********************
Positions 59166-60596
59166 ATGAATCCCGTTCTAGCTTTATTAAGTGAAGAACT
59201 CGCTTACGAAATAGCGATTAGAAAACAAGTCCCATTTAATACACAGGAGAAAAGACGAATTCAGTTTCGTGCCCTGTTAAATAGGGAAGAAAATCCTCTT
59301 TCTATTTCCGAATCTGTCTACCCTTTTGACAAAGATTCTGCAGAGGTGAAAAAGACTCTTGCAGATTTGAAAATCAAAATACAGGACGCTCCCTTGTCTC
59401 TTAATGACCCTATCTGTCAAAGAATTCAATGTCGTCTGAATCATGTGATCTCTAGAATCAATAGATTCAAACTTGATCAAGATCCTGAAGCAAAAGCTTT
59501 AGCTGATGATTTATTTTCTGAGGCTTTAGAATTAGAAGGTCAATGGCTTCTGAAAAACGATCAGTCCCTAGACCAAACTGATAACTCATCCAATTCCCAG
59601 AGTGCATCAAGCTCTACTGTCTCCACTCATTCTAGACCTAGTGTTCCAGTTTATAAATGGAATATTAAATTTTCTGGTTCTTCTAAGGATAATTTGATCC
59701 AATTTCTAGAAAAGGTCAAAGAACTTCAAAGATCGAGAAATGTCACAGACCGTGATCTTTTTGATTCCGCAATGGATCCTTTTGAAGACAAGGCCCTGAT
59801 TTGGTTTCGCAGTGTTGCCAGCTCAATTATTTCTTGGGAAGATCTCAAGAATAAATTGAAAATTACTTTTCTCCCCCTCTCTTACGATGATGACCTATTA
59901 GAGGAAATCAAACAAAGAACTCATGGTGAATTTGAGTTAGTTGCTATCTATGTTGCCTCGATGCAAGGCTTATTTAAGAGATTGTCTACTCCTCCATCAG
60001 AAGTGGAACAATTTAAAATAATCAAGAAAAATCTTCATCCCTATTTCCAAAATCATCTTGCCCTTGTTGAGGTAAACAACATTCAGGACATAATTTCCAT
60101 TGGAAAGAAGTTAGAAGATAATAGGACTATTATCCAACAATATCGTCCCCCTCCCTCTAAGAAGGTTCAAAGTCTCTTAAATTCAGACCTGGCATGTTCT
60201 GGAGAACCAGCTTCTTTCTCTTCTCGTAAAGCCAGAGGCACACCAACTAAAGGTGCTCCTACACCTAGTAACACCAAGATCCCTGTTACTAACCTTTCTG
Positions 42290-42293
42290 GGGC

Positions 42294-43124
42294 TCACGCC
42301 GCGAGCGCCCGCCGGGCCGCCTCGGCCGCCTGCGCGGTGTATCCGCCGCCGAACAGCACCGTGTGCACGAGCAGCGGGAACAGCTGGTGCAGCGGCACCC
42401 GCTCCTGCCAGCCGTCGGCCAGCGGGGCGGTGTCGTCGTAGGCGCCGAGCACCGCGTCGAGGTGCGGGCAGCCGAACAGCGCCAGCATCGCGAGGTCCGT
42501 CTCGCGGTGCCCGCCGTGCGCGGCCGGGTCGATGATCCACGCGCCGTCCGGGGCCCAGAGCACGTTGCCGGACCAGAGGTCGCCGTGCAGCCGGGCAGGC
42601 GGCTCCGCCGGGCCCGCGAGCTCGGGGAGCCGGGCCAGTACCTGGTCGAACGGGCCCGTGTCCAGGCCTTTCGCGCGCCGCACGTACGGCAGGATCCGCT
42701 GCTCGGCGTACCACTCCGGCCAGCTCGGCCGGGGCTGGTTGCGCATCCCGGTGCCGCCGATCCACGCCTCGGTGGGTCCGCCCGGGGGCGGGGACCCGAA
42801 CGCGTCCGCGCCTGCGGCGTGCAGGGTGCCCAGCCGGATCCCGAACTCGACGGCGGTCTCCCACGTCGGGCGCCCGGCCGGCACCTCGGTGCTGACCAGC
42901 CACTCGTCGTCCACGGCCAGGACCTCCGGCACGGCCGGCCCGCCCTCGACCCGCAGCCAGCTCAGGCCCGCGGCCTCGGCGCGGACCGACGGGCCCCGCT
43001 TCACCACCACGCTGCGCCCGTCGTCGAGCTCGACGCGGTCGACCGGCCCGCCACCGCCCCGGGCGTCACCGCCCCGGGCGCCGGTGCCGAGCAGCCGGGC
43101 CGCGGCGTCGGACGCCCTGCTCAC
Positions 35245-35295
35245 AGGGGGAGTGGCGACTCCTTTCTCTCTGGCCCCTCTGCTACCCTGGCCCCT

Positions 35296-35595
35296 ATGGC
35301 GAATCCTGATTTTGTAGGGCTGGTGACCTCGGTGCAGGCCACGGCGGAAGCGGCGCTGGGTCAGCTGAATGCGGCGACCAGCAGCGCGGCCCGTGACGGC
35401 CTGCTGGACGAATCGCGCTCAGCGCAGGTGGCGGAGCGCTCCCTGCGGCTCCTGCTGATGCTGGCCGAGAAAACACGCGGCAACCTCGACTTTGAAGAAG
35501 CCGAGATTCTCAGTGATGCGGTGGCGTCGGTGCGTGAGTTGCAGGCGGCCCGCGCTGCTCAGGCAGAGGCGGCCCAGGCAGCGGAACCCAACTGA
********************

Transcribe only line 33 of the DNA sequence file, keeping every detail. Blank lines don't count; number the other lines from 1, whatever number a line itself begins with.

35501 CCGAGATTCTCAGTGATGCGGTGGCGTCGGTGCGTGAGTTGCAGGCGGCCCGCGCTGCTCAGGCAGAGGCGGCCCAGGCAGCGGAACCCAACTGA